Patients diagnosed with pericardial mesothelioma have an extremely rare cancer that affects the pericardium. Studies have yet to determine how toxic asbestos fibers enter the pericardium, and this form of mesothelioma cancer is very difficult to detect. Many patients who are misdiagnosed later discover that mesothelioma has metastasized to their abdomen or lungs. Patients suffering from pericardial mesothelioma most often complain about chest pain when talking with their doctors. Based on a patient’s history, if mesothelioma is suspected, then tissue biopsies and fluid samples will be taken and tested in order to confirm a diagnosis.
The Pericardiectomy Surgery
One treatment option for pericardial mesothelioma is a procedure called a pericardiectomy, which is the removal of some or all of the pericardium, the outer covering of the heart sac. This procedure may be used to extend a patient’s life span of or to relieve their symptoms. This procedure will not cure the cancer. If a mesothelioma doctor decides that a patient is eligible for procedure paricardiectomy, then they may be able to have tumors surgically removed from their heart lining.
This surgery has been determined by medical experts to be risky because of the close proximity of the heart. However, the purpose of the surgery is to alleviate constriction on a patient’s heart caused by nearby tumors. This procedure is very rare because most mesothelioma patients will be deemed ineligible because their cancer typically has spread.
A pericardiectomy can aid with breathing problems, chest pain, heart palpitations and chronic fatigue. The surgery also can ease pericarditis, which is inflammation of the pericardium, and pericardial effusion, which is a buildup of fluid in the pericardium. It’s imperative to attempt to remedy these conditions in the early stages of the cancer, before they cause fatal complications. If pleural effusion goes untreated, for example, it can cause the heart to compress, which is called cardiac tamponade.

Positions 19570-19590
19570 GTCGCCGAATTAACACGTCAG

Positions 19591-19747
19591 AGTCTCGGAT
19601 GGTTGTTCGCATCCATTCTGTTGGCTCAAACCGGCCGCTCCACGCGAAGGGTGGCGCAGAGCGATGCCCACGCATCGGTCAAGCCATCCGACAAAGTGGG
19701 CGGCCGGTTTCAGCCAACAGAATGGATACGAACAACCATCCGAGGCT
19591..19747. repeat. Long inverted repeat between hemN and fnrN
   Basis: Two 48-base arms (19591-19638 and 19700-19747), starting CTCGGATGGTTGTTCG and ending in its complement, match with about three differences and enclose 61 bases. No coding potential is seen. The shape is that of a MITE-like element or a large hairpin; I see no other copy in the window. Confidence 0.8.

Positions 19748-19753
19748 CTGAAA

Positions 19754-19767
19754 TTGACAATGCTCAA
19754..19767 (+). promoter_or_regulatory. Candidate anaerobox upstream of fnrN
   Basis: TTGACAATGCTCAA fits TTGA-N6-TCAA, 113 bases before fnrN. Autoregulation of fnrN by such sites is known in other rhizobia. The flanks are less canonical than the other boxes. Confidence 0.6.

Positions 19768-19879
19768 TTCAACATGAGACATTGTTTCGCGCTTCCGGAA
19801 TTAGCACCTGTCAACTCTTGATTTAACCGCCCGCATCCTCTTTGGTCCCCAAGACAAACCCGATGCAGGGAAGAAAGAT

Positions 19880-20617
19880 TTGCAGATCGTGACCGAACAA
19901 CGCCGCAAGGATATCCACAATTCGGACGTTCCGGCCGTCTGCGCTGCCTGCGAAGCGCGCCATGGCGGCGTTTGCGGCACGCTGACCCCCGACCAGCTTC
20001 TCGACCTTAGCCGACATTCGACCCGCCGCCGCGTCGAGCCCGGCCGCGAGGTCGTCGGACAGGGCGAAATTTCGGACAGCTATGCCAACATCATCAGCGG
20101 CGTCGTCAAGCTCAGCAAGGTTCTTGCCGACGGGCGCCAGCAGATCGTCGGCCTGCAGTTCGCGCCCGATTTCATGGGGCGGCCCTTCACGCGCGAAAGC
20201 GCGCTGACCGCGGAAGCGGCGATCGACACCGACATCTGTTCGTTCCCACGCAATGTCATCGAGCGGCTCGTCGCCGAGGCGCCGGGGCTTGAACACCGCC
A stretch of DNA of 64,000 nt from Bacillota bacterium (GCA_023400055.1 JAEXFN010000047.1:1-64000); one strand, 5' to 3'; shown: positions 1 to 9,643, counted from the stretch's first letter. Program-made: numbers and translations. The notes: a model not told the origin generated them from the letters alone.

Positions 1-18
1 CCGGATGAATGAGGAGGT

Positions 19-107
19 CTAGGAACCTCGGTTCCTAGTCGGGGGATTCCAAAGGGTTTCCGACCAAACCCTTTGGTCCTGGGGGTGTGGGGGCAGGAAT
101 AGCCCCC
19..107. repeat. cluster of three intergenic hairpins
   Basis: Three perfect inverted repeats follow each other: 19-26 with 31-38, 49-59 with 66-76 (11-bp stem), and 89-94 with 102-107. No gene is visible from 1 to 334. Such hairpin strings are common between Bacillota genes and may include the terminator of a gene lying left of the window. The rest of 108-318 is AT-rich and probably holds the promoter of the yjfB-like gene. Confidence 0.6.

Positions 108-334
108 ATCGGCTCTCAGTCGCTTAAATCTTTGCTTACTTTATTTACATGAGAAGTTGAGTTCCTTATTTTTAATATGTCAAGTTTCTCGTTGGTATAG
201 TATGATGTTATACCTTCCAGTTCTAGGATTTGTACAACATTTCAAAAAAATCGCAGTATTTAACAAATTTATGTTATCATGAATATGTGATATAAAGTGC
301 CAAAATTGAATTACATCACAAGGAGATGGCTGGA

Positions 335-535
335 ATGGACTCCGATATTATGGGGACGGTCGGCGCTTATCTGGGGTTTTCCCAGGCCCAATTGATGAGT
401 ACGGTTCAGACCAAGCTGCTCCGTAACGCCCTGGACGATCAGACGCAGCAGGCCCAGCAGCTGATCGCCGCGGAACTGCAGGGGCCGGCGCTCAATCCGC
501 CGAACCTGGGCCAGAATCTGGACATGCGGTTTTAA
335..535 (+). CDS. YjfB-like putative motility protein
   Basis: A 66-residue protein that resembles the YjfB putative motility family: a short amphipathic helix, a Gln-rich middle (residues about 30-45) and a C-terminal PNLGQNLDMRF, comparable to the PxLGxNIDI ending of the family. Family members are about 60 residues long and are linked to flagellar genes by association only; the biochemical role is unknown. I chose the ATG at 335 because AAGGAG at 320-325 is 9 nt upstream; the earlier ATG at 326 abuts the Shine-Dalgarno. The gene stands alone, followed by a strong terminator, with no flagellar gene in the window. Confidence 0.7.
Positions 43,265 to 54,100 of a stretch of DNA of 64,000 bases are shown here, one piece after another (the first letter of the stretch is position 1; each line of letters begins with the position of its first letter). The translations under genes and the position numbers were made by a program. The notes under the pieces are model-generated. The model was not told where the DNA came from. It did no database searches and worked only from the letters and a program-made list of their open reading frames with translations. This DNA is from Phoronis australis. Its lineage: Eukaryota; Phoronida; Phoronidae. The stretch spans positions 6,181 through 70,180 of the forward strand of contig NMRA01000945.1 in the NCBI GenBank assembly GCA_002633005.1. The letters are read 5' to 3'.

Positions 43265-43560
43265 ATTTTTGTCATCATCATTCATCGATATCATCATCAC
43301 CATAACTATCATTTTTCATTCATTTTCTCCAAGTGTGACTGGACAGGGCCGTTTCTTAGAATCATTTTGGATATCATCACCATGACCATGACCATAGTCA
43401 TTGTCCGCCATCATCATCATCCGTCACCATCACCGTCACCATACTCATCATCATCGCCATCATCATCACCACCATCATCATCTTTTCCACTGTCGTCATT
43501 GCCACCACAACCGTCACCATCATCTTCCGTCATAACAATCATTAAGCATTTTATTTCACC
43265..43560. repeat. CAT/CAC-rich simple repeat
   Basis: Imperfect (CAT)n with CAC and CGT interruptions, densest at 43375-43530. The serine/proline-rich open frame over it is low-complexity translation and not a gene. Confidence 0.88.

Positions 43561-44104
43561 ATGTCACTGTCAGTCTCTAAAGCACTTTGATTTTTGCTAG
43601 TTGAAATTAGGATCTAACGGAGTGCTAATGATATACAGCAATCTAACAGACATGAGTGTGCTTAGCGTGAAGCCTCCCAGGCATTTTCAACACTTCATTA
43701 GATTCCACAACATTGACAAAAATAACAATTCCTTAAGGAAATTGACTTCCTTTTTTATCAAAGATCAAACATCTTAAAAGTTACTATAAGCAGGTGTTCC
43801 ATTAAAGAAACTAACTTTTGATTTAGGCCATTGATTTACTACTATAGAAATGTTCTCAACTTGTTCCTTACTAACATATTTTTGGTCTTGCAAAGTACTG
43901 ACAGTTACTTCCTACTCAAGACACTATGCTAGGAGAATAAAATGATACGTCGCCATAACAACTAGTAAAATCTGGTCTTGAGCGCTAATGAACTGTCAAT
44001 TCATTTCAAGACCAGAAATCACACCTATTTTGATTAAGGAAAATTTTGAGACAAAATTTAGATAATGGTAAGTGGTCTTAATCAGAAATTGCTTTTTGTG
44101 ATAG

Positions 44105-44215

A total pericardiectomy removes as much of the heart lining as possible. Yet, a partial pericardiectomy removes only the affected portion of the heart lining. In some cases of pericardial mesothelioma, the procedure may extend a patient’s life span. This surgical procedure commonly requires a hospital stay of one or two weeks. During the hospital stay, patients will receive pain medication as needed while their recovery is supervised by a doctor. Post-surgery complications may include swelling or drainage from the incision site, severe pain, redness, and fever. If this occurs, patients may be required to extend their hospital stay and continue to be monitored by medical professionals.
Unfortunately, there have not been a lot of clinical studies on the most effective treatment options for patients with pericardial mesothelioma. The rarity of this form of mesothelioma cancer means there isn’t a lot of information on patients’ prognosis or treatment plans. However, the outlook for patients suffering with this particular form of the cancer is on the rise. One patient who underwent a pericardiectomy survived five years after surgery. There has been new, innovative research conducted through Johns Hopkins Hospital that demonstrates pericardiectomies are achieved with lower death rates as time goes on. Treatment that includes chemotherapy, radiation, and a pericardiectomy will be the most effective option for a patient’s long-term quality of life.
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